23 April 2019

Unjust enrichment?

Unjust enrichment?  image

Islington Council is bringing proceedings against a resident to whom it sold a two-bedroom flat under its Right to Buy scheme in 2013 for £340,000.

The Right to Buy is governed by Part 5 of the Housing Act 1985 (‘the 1985 Act’), and gives eligible tenants the right to buy the freehold or long leasehold interest in their homes. In this instance the resident, Mr Zomparelli, had rented his flat for 13 years before buying it, and his long tenancy qualified him for a discount of £102,700.

The purchase price of the property under the Right to Buy is its open market value subject to certain assumptions and disregarding certain improvements carried out by the tenant, minus the discount to which the resident is entitled. The council, when valuing Mr Zomparelli’s flat, relied on a desktop valuation which did not show that the flat was a two-bedroom property, although Mr Zomparelli has said that the second bedroom was shown on his lease. Moreover, the second bedroom is a ‘box-room’ reportedly measuring only six square metres.

The council contends that the true value of the property should have been £700,000 and it is now asking Mr Zomparelli to pay the difference or face eviction.

Undoing a property sale is not straightforward and can only be done in exceptional circumstances, for example where a false misrepresentation has been made. In this case, it appears that the council will argue that it acted ‘ultra vires’ or beyond its legal power or authority.

The council asserts that it has to bring proceedings against Mr Zomparelli as the purchase price should have been based on the flat’s open market value, and therefore it acted outside of its jurisdiction when selling it to Mr Zomparelli without taking the second bedroom into account. The council argues that its decision to sell the flat in 2013 at the lower price is void and that Mr Zomparelli has been ‘unjustly enriched’ as a consequence.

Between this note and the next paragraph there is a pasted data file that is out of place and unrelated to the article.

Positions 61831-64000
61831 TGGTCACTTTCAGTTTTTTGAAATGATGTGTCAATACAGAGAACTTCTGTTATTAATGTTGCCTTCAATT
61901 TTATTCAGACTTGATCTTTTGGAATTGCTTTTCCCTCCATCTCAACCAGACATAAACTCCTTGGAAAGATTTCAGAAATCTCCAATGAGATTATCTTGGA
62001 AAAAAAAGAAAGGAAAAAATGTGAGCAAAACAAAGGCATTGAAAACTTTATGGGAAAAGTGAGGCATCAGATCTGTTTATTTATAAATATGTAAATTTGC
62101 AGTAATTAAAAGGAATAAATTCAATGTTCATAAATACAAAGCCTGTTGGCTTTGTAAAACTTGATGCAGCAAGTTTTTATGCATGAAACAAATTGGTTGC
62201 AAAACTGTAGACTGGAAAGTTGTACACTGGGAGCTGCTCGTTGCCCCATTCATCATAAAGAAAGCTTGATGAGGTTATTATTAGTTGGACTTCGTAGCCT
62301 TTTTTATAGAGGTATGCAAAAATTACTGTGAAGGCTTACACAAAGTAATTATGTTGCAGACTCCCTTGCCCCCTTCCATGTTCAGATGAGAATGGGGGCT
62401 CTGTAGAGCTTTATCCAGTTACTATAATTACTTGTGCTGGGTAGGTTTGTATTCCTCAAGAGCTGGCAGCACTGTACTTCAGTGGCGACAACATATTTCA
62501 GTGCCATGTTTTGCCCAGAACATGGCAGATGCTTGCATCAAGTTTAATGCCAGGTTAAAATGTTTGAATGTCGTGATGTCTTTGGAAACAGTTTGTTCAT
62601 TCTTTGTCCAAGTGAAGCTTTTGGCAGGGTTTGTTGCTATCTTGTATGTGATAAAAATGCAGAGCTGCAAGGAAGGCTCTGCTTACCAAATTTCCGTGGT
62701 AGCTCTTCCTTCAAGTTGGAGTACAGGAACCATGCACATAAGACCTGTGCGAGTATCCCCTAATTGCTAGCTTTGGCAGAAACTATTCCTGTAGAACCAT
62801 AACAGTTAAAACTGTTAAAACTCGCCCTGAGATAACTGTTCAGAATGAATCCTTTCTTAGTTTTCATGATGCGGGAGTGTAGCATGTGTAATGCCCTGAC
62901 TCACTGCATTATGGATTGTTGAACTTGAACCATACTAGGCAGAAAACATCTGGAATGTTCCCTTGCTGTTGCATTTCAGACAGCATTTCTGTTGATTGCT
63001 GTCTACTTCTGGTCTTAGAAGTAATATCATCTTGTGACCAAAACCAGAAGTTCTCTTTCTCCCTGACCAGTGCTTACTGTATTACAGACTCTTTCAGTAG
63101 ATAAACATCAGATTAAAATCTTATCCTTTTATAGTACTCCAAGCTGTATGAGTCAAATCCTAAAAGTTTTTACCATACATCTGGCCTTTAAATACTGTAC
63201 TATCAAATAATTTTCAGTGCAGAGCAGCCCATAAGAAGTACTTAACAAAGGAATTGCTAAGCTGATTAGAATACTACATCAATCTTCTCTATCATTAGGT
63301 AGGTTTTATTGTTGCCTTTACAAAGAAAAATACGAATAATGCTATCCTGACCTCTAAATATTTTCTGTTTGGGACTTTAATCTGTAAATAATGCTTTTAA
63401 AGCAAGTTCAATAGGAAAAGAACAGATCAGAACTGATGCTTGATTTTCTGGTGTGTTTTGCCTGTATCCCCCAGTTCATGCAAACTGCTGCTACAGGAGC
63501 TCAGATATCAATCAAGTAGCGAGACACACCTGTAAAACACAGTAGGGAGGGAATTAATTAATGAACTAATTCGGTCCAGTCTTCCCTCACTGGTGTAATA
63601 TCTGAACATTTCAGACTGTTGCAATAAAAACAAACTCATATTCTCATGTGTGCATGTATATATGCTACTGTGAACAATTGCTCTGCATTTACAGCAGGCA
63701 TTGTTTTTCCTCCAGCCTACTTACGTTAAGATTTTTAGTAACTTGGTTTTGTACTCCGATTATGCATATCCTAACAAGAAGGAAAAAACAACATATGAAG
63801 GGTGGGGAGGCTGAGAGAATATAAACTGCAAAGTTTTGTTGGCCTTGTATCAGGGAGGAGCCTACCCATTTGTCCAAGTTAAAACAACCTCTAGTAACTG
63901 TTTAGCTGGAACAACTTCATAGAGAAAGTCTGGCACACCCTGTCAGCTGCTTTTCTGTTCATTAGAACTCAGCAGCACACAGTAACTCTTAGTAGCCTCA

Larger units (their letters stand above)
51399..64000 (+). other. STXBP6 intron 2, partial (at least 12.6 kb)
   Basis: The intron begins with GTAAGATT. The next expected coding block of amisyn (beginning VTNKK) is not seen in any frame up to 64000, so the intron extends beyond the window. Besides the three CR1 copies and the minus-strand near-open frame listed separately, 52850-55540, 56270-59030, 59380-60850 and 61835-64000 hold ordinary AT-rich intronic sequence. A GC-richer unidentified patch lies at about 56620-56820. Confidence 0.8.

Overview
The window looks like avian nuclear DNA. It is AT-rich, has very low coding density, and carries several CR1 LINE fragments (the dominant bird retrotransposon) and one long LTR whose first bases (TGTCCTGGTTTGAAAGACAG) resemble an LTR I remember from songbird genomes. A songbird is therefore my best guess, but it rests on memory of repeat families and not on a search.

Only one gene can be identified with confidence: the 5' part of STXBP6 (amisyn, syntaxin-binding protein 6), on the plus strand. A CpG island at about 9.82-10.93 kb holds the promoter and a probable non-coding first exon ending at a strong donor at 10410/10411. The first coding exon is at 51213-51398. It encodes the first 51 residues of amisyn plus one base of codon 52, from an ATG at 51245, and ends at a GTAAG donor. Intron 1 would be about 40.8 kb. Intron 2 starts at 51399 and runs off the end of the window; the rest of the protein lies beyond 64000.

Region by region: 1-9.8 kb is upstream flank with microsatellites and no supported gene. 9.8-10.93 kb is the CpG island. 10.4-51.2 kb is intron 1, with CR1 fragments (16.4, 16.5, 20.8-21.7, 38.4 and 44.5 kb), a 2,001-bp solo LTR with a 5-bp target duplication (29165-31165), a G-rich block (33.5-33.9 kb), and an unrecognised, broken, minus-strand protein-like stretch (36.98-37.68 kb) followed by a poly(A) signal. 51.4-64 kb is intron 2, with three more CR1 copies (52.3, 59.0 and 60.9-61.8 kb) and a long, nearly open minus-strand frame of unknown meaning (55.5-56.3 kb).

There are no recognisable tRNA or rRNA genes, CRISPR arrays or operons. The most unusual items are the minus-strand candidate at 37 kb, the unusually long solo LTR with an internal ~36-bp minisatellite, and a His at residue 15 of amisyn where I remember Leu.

If a local authority admits the right to buy, it must state the property’s purchase price and the terms to be included in the conveyance in a section 125 notice under the 1985 Act. Section 177 of the 1985 Act allows a section 125 notice to be amended, withdrawn or reserved in the event of an error or omission. In the case of Nessa v London Borough of Tower Hamlets [2010] EWCA Civ 559 the council served four section 125 notices, arguing that it could not sell the flat at the lower purchase prices given in two of the notices as the market values given were lower than they should have been, rendering the notices ultra vires and void.

The Court of Appeal held that a power to amend could be implied to correct clerical mistakes made in a section 125 notice, but it remains unclear whether there must be a fundamental error in the notice for this power to be implied. The judgment also suggests that it may be possible for a purchase price to be amended unilaterally, and housing authorities may be comforted by the confirmation that a mistake of this nature will not cause them to be forced to sell properties at an undervalue.

As section 177’s provisions only apply where the tenant has not exercised the right to buy before the parties become aware of the mistake the judgment in the Nessa case may not assist Islington Council, but the judgement explicitly leaves open the question of whether there is any and if so what limit upon the power of a landlord to vary the price stated in its section 125 notice where the tenant has not abandoned the purchase originally proposed.

If Islington Council’s case reaches court it will be interesting to see whether it expands upon the Nessa judgment. In the meantime, it is clear that housing authorities should take care when relying upon valuations that will feed into section 125 notices.

Amy Rogers, senior associate in the property disputes team at Cripps incorporating Pemberton Greenish

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